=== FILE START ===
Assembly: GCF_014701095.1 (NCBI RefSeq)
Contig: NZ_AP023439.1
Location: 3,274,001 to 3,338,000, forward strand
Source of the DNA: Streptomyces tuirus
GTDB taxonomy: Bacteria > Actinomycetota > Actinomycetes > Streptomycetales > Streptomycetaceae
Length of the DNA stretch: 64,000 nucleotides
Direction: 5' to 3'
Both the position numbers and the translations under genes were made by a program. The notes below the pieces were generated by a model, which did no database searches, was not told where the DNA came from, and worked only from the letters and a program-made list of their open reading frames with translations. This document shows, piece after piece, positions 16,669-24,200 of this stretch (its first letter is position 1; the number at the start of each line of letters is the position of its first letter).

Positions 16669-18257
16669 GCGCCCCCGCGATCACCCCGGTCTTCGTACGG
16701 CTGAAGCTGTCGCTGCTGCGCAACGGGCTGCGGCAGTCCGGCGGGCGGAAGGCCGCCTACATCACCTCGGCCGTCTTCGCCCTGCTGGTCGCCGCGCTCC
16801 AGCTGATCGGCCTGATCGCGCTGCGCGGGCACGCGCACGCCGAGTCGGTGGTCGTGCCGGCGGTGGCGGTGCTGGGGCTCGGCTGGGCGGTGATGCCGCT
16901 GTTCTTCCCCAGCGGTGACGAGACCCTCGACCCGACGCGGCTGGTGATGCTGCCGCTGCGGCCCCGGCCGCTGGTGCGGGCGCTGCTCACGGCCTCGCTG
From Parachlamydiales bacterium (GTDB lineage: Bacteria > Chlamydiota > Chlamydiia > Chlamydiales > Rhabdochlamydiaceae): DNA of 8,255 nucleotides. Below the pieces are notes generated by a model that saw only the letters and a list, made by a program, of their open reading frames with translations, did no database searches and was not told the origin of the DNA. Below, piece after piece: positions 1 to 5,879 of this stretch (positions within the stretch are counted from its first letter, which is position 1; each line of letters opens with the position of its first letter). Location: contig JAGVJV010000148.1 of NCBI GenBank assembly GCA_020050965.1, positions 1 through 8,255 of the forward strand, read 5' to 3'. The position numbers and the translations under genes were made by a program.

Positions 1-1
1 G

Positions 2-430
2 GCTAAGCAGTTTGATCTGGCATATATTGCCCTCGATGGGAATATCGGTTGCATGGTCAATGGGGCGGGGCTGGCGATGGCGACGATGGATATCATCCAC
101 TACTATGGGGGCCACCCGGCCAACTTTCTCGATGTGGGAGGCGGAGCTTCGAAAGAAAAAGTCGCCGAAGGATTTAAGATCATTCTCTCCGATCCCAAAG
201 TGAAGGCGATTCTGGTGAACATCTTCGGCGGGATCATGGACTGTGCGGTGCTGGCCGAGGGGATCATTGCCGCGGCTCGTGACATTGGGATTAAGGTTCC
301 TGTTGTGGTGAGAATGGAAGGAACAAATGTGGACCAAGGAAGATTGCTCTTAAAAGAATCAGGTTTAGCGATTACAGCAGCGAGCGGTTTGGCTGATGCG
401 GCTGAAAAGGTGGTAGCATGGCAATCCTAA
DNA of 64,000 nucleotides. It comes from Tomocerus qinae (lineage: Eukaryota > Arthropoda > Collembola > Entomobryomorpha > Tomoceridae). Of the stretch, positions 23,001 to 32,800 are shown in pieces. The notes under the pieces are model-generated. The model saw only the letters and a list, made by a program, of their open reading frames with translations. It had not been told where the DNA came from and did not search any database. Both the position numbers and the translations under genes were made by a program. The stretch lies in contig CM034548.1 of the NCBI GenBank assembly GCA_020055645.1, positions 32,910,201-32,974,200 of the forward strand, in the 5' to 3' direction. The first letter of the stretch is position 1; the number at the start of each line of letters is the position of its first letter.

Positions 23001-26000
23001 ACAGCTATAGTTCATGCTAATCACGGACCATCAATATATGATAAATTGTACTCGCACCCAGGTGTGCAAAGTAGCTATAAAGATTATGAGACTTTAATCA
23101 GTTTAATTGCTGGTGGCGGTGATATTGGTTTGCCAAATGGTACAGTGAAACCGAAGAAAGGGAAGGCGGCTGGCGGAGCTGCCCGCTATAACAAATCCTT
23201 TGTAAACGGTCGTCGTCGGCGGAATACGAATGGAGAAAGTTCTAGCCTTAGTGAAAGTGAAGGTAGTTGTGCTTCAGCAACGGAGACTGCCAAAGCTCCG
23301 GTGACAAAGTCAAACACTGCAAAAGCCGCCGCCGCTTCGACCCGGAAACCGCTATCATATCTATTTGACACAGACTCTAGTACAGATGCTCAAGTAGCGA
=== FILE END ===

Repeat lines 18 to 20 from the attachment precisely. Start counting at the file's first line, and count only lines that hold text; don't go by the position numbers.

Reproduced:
2 GCTAAGCAGTTTGATCTGGCATATATTGCCCTCGATGGGAATATCGGTTGCATGGTCAATGGGGCGGGGCTGGCGATGGCGACGATGGATATCATCCAC
101 TACTATGGGGGCCACCCGGCCAACTTTCTCGATGTGGGAGGCGGAGCTTCGAAAGAAAAAGTCGCCGAAGGATTTAAGATCATTCTCTCCGATCCCAAAG
201 TGAAGGCGATTCTGGTGAACATCTTCGGCGGGATCATGGACTGTGCGGTGCTGGCCGAGGGGATCATTGCCGCGGCTCGTGACATTGGGATTAAGGTTCC